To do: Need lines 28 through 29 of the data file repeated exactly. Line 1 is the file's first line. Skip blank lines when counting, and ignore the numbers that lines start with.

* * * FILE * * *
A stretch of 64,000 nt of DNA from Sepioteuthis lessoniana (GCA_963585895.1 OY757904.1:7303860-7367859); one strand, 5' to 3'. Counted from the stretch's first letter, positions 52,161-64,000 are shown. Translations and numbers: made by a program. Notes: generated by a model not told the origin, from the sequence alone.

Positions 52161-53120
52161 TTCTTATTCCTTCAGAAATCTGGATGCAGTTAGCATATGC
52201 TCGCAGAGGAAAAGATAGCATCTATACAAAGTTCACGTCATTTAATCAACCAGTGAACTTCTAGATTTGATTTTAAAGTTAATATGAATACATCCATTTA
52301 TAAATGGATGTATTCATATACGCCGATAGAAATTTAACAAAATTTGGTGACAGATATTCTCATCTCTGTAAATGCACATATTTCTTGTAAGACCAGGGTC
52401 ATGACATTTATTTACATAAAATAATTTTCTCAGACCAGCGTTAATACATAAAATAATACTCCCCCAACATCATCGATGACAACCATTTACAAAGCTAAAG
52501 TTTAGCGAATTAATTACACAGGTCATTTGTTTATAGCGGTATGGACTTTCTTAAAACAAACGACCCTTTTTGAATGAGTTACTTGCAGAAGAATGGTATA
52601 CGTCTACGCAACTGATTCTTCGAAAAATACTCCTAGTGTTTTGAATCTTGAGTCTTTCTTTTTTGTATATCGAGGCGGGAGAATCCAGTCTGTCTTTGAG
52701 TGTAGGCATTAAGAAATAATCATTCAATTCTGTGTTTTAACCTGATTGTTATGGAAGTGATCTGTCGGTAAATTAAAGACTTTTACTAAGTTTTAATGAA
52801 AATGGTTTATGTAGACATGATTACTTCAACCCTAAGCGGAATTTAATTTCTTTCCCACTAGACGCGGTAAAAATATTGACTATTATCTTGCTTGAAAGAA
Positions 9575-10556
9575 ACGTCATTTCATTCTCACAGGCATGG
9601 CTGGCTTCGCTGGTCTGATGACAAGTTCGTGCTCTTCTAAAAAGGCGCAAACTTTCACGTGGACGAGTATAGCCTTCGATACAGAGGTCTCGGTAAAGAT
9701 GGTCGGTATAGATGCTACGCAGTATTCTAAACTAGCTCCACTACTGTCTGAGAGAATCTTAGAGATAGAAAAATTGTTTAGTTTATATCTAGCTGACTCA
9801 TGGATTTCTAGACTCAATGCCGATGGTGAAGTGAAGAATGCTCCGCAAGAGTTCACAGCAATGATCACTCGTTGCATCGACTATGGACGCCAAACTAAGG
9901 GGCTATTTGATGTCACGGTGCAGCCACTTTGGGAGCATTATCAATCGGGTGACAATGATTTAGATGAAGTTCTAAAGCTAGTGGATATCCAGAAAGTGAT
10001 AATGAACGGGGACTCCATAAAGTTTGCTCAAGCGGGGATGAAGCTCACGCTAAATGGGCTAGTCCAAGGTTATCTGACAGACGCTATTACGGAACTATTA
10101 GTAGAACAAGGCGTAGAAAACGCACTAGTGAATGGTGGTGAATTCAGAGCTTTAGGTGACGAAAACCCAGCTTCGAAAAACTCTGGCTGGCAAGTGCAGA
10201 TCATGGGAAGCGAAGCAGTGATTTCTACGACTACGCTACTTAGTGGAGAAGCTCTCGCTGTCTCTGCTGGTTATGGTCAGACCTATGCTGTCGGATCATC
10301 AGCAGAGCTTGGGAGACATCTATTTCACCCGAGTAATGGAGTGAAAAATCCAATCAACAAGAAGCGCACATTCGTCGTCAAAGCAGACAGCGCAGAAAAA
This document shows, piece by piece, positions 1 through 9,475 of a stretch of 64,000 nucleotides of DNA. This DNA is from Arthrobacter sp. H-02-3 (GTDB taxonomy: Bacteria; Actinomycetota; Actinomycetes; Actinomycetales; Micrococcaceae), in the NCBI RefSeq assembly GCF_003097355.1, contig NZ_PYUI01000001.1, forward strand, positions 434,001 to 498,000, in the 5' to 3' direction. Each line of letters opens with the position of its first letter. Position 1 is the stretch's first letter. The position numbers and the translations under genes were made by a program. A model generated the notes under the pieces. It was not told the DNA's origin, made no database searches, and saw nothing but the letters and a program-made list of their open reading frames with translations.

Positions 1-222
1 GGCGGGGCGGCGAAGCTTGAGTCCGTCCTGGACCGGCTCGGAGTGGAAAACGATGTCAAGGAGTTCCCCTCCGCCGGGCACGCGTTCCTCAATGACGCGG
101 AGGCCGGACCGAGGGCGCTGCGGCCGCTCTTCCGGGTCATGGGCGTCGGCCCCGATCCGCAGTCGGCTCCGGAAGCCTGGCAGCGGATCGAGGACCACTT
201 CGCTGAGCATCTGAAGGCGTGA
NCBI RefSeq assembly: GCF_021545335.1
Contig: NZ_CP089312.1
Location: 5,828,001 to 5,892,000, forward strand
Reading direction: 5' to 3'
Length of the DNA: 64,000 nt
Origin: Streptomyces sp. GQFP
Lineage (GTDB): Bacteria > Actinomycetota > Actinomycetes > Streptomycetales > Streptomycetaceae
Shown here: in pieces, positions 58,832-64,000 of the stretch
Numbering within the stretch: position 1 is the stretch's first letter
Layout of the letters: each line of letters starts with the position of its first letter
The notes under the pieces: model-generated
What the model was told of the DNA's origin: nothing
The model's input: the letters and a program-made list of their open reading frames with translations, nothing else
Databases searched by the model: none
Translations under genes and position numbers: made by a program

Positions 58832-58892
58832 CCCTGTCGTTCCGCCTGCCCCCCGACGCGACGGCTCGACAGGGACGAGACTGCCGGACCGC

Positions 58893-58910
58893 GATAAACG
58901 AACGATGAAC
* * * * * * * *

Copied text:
Location: 5,828,001 to 5,892,000, forward strand
Reading direction: 5' to 3'